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An artist's conception of BepiColumbo in orbit around Mercury

A test of NASA's NSTAR ion engine
Probe to use advanced "Star-Trek" type engine

Few space propulsion technologies have generated as much recent interest as the ion engine. This weekend, the ESA announced it will it an advanced ion thruster to propel an upcoming probe to study the planet Mercury.

The mission is named BepiColumbo after Giuseppe Columbo, a pioneering scientist in the study of Mercury. It will launch in 2013 and arrive six years later. BepiColumbo will be the ESA's first mission to the hot regions of the solar system well inside the Earth's orbit. While approaching Mercury, the spacecraft will have to endure extremely hot temperatures on its sun-facing side, and extremely cold temperatures on the side facing away from the sun.

One of the primary goals of the mission is to discover whether pockets of water ice exist on Mercury's cold, shadowed side.

The ion engine will be built by Astrium, a subsidiary of the European Aeronautic Defense and Space Company (EADS). It uses an electric field to propel ions, or electrically-charged atoms of xenon gas to extremely high velocities, giving it an efficiency far above that of chemical-based engines. Its performance, if converted into earthly units, would equate to 17.8 million miles per gallon.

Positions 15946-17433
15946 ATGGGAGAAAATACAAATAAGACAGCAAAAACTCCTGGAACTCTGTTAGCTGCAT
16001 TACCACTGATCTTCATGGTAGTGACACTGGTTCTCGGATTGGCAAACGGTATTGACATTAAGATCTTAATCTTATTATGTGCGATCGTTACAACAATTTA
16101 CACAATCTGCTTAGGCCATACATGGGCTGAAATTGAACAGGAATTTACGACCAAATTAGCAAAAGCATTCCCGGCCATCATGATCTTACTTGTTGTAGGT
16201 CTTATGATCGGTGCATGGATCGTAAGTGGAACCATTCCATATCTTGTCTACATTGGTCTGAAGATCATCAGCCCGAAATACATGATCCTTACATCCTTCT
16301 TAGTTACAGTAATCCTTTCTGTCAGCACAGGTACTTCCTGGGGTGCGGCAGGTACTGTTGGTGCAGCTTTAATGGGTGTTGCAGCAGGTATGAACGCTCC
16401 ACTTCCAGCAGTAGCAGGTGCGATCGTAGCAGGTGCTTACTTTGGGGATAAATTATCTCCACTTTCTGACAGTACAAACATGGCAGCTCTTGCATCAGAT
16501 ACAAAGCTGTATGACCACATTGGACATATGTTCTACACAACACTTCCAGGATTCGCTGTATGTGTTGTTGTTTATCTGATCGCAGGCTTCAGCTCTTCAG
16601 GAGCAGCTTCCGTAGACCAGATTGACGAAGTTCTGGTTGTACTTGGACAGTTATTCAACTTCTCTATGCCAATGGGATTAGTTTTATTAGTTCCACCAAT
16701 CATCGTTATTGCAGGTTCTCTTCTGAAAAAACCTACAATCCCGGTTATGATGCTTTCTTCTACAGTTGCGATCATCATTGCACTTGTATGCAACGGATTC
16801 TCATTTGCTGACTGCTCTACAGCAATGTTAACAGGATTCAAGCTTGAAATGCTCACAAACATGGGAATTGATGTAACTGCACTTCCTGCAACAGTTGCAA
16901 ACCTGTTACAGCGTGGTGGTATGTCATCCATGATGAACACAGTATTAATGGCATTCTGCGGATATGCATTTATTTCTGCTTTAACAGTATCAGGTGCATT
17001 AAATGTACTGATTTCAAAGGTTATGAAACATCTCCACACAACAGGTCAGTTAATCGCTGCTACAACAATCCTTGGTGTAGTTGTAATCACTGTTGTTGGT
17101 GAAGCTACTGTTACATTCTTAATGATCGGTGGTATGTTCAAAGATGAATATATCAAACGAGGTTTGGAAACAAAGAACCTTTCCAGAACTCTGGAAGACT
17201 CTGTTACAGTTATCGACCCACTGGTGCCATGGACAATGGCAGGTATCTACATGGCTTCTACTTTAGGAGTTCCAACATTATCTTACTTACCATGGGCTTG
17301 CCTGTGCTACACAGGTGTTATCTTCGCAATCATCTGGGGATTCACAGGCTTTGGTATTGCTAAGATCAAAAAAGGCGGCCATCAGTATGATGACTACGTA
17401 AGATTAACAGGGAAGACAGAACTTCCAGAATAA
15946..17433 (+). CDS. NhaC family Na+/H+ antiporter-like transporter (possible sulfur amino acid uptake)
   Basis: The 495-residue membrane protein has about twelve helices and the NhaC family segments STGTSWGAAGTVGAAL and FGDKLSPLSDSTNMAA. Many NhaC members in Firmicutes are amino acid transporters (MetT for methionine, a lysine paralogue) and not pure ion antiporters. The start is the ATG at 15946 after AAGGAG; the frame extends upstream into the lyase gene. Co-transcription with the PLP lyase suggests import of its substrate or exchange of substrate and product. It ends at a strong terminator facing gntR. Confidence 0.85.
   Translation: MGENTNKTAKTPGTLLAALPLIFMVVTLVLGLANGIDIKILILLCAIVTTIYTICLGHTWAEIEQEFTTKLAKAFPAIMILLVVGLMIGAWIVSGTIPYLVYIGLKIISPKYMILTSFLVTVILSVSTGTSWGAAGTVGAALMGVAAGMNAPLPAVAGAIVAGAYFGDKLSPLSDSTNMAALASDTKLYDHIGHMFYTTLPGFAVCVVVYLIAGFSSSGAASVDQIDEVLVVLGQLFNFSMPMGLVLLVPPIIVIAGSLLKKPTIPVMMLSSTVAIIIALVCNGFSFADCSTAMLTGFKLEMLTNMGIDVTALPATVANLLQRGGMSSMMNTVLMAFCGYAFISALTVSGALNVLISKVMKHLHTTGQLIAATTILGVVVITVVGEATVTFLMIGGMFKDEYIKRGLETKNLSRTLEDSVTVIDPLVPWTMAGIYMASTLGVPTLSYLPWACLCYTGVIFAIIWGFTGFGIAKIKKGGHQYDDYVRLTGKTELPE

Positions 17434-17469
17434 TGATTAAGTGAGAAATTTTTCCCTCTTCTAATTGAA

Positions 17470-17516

Electro-propulsion specialist Howard Gray says, "Ion propulsion will be a key technology for a series of future long-distance exploration missions. Today's agreement puts British scientists and engineers in a strong position in Europe to take a lead role in adopting these systems for future spacecraft."



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Good performance, but is it fast enough?
By InternetGeek on 1/21/2008 9:14:04 PM , Rating: 2
quote:
Its performance, if converted into earthly units, would equate to 17.8 million miles per gallon.


Anyone knows how much faster is the impulse compared to traditional propulsion methods?




By masher2 (blog) on 1/21/2008 10:31:29 PM , Rating: 2
You really can't rate space propulsion by speed. There really isn't a top speed; you can accelerate until you run out of fuel. Since the limiting factor is fuel, fuel efficiency (technically, "specific impulse") is what's important.

NASA's achieved specific impulses of up to 8000 seconds on ion engines. For comparison, the space shuttle main engines generate about 400 seconds. That means, given the same amount of reaction mass, the ion engine would wind up going 20 times as fast.

That ignores differences in engine weight between the two...and also the fact the space shuttle has about 100,000,000 times the thrust.


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